You should also be ready to give an explanation to follow up with your "NO." How you say no to a party invite from your friends will be different from how you say no to the kids when they want to go bowling. To the friends inviting you to a party, you can say, "Sorry I can't make it, spending time with family this weekend," and to the kids, "No, no bowling this holiday, but I will take you to a picnic instead."
When you say yes to everything that's suggested to you because you don't want to inconvenience your friends or disappoint your children, you might end up spending more than you can afford. You can break long-time traditions by saying no but remember you are the only one who knows your finances and what's good for you.
The holiday season is filled with mega deals, with some retailers offering as much as over 50% deals. And most of these deals come early: on Black Friday (25th November) and Cyber Monday (28th November.) If you time these two dates, you can get quality holiday products at competitive prices, including gifts for your children.
Apart from the discounts, most retailers will also be offering other deals. Be on the lookout for online or in-store competition. The most common ones are treasure hunts and flash sales. If you win, you could walk away with expensive products for almost half the price.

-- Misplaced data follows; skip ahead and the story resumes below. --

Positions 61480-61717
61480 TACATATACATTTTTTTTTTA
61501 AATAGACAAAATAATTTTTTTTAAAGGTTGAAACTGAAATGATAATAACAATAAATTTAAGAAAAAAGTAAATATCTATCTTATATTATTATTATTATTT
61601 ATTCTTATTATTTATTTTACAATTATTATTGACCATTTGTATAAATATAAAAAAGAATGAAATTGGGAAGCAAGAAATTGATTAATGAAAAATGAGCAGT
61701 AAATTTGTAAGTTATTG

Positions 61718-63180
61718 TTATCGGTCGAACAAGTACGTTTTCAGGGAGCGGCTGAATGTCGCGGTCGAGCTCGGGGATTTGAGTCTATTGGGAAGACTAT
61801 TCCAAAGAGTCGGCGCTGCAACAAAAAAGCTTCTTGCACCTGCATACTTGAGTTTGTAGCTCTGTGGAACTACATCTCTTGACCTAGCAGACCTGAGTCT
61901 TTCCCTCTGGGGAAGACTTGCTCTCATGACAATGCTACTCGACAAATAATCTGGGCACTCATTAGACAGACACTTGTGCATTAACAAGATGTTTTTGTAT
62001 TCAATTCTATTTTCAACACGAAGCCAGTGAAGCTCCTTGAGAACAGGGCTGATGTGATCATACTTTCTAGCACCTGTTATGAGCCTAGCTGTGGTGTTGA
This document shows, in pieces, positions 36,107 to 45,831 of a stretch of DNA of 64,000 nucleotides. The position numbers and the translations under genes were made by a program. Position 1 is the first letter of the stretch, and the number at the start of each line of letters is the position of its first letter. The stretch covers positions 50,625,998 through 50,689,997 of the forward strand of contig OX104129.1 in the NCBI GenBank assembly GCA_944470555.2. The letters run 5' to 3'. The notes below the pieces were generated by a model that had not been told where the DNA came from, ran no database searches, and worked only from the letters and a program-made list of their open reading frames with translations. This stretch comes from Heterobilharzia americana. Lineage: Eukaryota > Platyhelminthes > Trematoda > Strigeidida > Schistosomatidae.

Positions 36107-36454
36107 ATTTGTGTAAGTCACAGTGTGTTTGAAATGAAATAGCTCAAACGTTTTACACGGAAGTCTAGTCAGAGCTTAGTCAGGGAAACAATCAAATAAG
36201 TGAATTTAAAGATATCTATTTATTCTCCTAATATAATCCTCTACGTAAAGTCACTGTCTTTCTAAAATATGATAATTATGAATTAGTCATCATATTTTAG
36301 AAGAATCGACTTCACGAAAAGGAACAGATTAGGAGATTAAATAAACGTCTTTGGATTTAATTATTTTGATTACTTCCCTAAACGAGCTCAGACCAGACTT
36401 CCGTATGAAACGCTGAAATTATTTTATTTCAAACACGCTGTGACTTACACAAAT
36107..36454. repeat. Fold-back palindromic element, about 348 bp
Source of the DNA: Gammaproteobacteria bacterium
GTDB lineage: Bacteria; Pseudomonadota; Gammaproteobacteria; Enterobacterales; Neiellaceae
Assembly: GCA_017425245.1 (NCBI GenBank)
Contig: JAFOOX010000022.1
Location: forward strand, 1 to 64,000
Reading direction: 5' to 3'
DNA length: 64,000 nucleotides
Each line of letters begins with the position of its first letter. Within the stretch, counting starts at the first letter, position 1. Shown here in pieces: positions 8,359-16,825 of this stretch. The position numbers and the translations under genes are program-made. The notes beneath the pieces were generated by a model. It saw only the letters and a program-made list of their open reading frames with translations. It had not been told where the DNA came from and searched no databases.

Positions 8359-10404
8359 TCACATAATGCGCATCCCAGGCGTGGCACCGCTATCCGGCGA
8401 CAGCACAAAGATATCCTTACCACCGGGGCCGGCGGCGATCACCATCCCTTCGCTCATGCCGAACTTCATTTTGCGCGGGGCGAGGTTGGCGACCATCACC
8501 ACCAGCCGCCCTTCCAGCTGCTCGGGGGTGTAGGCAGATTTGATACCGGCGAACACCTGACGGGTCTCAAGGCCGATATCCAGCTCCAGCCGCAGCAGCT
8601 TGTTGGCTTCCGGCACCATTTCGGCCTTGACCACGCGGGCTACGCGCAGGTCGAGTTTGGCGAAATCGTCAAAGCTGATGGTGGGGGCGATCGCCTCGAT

Finally, if you have been loyal to that one supermarket or shopping mall and have their card, it's time to redeem your loyalty points. You can cash in your loyalty for the most important holiday stuff you need.
Gift-giving is part and parcel of the festive season and one of its most expensive traditions. With many dependents from your kids, partner, siblings, parents to friends expecting something from you, the costs can add up to astronomical numbers. And that's why you must make a sacrifice and gift only the children expecting gifts from you.
You can talk to the adults and tell them not to expect a gift from you this holiday due to personal reasons. Additionally, to level the field, you can request them not to offer you any gifts as you are not in a position to reciprocate. But this is not an invitation to turn down gifts, as that could be rude.
Travelling upcountry to see the grandparents or catch up with the whole family is an astute Kenyan tradition. But as you know, it's not a cheap one. Forcing yourself to take that road when you are cash-strapped can cause you to spend more than you can. If the economics doesn't make sense, you can stay away and postpone your travel when you are financially ready.
And suppose you have other expensive family holiday traditions like going on vacation or going hard on charity during the festive season. In that case, you might want to cancel them and replace them with cheaper options. If you typically go on week-long vacations, substitute that with visiting a game park and making it a worthy family event. And if you were feeding a children's home and you can't afford it, you should contribute what you towards a cause you believe in.
Mourine, 34, is a high school and the current breadwinner in her household. Her husband was laid off two months ago and hasn't been able to find a new job. The holidays for the parent of three won't be the same this year. They need to buy clothes and gifts for the holiday and are still expected to pay school fees. Even their lastborn will be starting school next year.